A Profile of Illinois' Elderly
The 1990 census counted 41.9 million persons over the age of sixty in the United States. In Illinois, the elderly
population grew to 1,925,649. The number of elderly in Illinois now ranks sixth among the states behind California,
New York, Texas, Florida, and Pennsylvania.
The population of Illinois has
changed considerably over the past
twenty years. Where once we considered ourselves a society of youth,
we are now becoming a society of
middle and old age. The population
sixty (60) and older grew by 23% in
the last twenty years and will grow
another 41 % by the year 2020. The
elderly now make up 17% of Illinois'
population, which means that almost
one in six Illinoisans is 60 or older.
In contrast, the population under age
sixty actually decreased during the
same twenty-year period. For example, there are 21% fewer children
under the age of fourteen (14) in Illinois than in 1970.
There are many more older persons
living many more years in the state.
According to the U.S. Bureau of the
Census, the improved chance of survival to the oldest ages
is the most important factor in the growth of the elderly
population. Since 1970 the increase in life expectancy has
been due to declines in mortality among the middle-aged
and elderly populations. In 1900, life expectancy at birth
was about 47 years. The life expectancy at birth in 1989
was 75 years of age. A person who lives to the age of 65
can expect to live another 16.9 years, to the age of 82. The
median age in Illinois is now 31.5 compared to 29.9 in
1980 and 28.6 in 1970. Certainly, another key factor affecting the future growth of the elderly population is the
aging of the "baby boom" generation. This generation will
begin turning age sixty in the year 2010.
During the 1980s, the growth in the elderly population
within the state varied widely. The areas of the state where
the elderly population saw the most growth are in suburban Cook County and the surrounding collar counties. For
Growth In Illinois' Population
1970 to 2020
Sources: U.S. Bureau of the Census. 1970-1990. Illinois Bureau of the Budget, 1995-2020.
Illinois' Oldest Old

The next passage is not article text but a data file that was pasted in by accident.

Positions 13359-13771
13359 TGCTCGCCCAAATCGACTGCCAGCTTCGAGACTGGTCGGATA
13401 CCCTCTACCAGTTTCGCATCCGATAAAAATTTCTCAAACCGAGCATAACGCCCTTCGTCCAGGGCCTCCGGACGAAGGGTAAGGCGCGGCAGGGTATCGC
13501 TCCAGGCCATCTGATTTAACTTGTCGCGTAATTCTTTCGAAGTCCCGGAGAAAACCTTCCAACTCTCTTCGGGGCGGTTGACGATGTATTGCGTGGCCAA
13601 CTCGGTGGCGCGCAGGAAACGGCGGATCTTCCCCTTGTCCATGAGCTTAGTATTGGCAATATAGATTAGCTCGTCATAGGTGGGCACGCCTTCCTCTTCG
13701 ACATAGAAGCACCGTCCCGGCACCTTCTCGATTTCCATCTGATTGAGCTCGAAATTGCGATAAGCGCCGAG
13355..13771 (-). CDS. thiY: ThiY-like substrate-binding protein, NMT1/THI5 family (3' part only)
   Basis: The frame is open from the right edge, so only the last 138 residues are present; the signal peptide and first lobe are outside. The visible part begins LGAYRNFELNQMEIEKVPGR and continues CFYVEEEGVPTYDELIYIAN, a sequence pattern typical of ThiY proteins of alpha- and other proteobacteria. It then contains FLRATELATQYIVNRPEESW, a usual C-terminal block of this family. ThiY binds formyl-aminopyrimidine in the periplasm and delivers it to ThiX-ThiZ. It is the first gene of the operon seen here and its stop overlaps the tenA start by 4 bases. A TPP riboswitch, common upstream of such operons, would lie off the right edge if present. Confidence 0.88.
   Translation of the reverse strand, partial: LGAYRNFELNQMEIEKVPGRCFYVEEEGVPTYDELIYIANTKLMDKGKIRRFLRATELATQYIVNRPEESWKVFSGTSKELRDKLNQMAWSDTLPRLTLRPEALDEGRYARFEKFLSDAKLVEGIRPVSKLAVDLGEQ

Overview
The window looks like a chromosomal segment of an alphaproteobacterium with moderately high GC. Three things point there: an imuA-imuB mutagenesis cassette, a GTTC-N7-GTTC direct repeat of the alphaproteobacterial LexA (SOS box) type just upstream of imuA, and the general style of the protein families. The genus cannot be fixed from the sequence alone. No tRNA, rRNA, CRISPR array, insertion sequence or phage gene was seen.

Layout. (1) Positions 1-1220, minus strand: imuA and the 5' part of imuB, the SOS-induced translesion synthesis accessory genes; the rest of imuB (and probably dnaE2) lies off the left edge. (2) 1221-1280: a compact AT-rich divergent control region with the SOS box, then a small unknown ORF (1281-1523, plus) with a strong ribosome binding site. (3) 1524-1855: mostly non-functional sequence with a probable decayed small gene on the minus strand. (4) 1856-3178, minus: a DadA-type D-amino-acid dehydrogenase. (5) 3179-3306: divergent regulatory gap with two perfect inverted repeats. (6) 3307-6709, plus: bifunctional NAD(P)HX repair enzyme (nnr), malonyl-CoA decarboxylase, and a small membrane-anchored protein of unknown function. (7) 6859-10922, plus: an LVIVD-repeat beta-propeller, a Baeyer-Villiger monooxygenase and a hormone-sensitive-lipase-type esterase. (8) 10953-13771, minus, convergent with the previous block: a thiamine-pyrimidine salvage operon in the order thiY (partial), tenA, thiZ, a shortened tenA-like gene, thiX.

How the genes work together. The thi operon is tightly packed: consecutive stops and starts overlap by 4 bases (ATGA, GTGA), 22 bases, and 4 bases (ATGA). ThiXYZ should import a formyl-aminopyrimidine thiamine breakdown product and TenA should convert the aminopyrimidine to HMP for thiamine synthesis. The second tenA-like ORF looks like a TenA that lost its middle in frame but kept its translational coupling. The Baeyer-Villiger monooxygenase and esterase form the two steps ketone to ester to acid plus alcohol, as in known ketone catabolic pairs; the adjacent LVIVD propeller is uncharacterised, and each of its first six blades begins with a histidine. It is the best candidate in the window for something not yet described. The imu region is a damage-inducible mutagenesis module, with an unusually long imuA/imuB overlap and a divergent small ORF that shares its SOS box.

• The "old-old" population increased by 46% over the last
• The population over the age of 85 is the fastest growing segment in society, expected to increase 84% by the year 2020,1
• One in four older persons over the age of 75 has an income
below the poverty threshold. 31 % of minority older persons
over age 75 are below poverty.
• The "old-old" population have more difficulty performing
daily tasks than the "young-old" and utilize services at a
much higher rate.
• The rapid growth of the "oldest-old" will place increased
demands on the system of services and increased responsibilities on family caregivers for longer periods of time.
18 / Illinois Parks & Recreation • November/December 1994
instance, DuPage County's elderly population increased to 96,080, a 41% increase, and Lake County's 60+ population grew
by 32%. Other areas of the state have seen declines in the number of older persons residing in their communities. The city of
Chicago's older population is 8% of 38,184, smaller than in 1980. Many rural areas of the state are also experiencing declines
in their older population. Brown and Pulaski Counties have 16% fewer older persons in their counties than they did in 1980.
Older Women and Older Men
• Elderly women outnumber elderly men 3 to 2 and, at age 85,
there are three women to every older man.
• More elderly men are married and more elderly women have
• Three out of four older persons living alone in Illinois are
• Older women are twice as likely as older men to live in
nursing homes, boarding homes, or other group settings.
• About 80% of those caring for frail older persons — either
as family members, volunteers, or professionals — are
• The median income of older women is 56% the median income of older men.
• More older women than men live at or near the poverty level,
and minority older women have the highest poverty rates.
Older Persons Who Live Alone
• One in four older persons live alone and are among the most
vulnerable and impoverished groups in Illinois.
• The number of minority elderly who live alone will increase
dramatically in the next 30 years.
• Elderly who live alone have lower incomes than older persons living
with others and are more likely to be poor or near poor, particularly if they are women.
• If assistance is needed, older persons who live alone must
rely almost entirely on formal support through community
• The proportion of persons receiving Aging Network services
is significantly higher for older persons living alone than
Urban Elderly and Rural Elderly
• Illinois is a geographically diverse state. Of the 102 counties in the state, 28 counties are urban and 74 are rural.
• The proportion of the population that is elderly is much higher
in rural areas than in urban areas.
• The vast majority of minority elderly live in urban settings,
particularly in the city of Chicago, and poverty levels of older persons are highest in rural areas of the state.
• The low revenue generating potential of rural areas, coupled
with the high proportion of elderly in rural areas, places a
greater dependence on Aging Network services than in other
areas of the state.
Health and Functional Status
• The leading causes of death among persons over the age of
65 are heart disease, cancer and stroke.
• Close to half of the elderly suffer from arthritis, more than
one in three have hypertension, and almost 30% are hearing
impaired or suffer from heart disease.
• Approximately one in ten elderly are suffering from
Alzheimer's disease or a related disorder.
• Advancing age, race and poverty status are linked to greater
functional limitations of the elderly.
Source: Profile of Illinois' Elderly. 1994. The Illinois Department on Aging. •
Illinois Parks & Recreation • November/December 1994 • 19